The beautiful white bark and spreading canopy of Arizona sycamore trees can be found in riparian areas like Oak Creek Canyon.  You can see Arizona sycamores (as well as the remains of a historic lodge and orchard) on the West Fork Trail, a place immortalized in Zane Grey’s novel The Call of the Canyon
Populus angustifolia
narrowleaf cottonwood
Named for its lance-shaped, finely toothed leaves, narrowleaf cottonwood is a riparian species like its relatives.  However, unlike other cottonwoods, it rarely grows more than 50 feet tall.
Populus balsamifera
balsam poplar
This deciduous species is primarily found in the boreal forest, where it grows farther north than any other tree in North America.  It is found in patches throughout Wyoming, where its root sprouts provide browse for moose, deer, and elk, just as they do throughout Canada.
Populus deltoides
eastern cottonwood
The plains cottonwood of Nebraska is sometimes described as a separate species or a subspecies of eastern cottonwood.  Both are known for their triangular leaves and growth along waterways where they can reach diameters in excess of ten feet, though the big trees often suffer heart rot in their center.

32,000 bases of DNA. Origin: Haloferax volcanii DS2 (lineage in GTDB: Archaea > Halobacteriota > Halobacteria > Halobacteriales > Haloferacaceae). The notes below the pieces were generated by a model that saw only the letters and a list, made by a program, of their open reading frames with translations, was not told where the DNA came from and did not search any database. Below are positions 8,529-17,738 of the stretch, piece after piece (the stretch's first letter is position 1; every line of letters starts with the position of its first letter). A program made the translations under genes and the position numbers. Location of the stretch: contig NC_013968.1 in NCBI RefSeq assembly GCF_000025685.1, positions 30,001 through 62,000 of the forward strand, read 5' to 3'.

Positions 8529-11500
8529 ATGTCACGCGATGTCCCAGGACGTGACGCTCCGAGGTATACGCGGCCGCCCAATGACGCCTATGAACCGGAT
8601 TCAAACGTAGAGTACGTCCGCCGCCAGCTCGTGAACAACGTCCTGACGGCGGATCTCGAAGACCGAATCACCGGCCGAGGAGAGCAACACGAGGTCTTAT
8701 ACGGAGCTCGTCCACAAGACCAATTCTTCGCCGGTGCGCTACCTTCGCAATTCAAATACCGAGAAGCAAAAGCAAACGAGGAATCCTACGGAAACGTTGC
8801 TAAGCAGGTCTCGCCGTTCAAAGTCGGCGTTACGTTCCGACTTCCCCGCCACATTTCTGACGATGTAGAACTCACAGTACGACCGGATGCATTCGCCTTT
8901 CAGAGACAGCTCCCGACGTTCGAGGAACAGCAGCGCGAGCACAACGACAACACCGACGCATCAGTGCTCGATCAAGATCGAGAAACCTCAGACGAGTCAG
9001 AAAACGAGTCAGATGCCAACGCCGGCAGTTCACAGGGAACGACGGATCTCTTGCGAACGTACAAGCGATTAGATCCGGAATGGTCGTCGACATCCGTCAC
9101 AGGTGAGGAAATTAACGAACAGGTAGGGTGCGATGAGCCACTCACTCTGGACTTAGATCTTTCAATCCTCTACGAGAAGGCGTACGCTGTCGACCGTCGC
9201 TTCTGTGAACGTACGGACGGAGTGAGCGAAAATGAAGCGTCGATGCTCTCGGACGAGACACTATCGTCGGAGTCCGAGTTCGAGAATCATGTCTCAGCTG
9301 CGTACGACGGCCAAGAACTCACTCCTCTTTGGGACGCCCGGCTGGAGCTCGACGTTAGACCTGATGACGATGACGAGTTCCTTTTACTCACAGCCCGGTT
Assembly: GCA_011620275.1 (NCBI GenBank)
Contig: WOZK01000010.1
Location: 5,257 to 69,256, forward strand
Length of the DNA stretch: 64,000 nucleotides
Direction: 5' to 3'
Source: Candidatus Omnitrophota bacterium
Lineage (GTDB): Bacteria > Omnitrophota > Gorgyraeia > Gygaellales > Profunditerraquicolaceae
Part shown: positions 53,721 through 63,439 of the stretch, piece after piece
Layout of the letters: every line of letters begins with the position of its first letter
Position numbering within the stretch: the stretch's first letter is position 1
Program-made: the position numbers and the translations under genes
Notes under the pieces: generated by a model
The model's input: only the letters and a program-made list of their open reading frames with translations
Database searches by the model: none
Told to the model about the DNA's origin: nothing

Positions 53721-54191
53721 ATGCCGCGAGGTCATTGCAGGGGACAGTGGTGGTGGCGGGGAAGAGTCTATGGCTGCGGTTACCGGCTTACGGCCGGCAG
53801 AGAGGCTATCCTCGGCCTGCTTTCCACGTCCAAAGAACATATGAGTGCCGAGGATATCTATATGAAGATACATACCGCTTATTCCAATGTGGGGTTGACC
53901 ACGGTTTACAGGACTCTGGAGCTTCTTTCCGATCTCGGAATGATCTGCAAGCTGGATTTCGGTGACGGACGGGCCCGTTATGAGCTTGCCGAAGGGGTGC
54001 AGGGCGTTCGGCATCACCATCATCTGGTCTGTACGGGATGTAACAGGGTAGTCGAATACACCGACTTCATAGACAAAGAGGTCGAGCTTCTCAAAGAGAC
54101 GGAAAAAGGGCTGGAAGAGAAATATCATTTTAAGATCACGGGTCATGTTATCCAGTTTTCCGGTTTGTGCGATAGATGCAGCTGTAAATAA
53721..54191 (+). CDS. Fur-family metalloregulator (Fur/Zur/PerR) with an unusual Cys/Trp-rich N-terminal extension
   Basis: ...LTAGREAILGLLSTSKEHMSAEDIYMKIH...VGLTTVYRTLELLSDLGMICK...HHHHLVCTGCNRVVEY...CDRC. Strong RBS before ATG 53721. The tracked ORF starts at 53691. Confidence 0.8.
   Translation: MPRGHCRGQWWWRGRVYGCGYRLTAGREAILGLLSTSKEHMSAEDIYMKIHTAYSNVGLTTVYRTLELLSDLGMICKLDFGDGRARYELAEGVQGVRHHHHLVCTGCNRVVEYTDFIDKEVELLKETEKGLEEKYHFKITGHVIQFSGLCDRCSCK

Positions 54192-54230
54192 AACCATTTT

Populus fremontii
Fremont cottonwood
Named for explorer John C. Fremont, this riparian species is commonly found throughout California east to the Rio Grande Valley of New Mexico.  An indicator of permanent subsurface water, trees can reach more than four feet in diameter, though they are often afflicted with heart rot and parasitic mistletoe.  Their roots are the wood traditionally used by the Hopi to carve kachinas.
Populus grandidentata
bigtooth aspen
This medium-sized tree of the northeast U.S. can be found growing alongside the related quaking aspen, but is distinguished by its larger leaves with coarse, curved teeth.  Both species are root-sprouting pioneers browsed by wildlife.
Populus tremuloides
quaking aspen
Transcontinental in distribution, quaking aspen is named for the way the leaves flutter in the slightest breeze as they dangle on very long, flattened stems.  Aspen trees are beautiful in the autumn when their leaves turn golden yellow, or, occasionally, shades of red and orange.
Prosopis velutina
velvet mesquite
Like honey mesquite that grows across Texas, this Arizona species is utilized by bees to produce a fragrant honey.  Its large taproot allows it to survive in the Sonoran Desert where other trees cannot, which made its eight-inch-long seedpods an important food source for indigenous people.
Prunus emarginata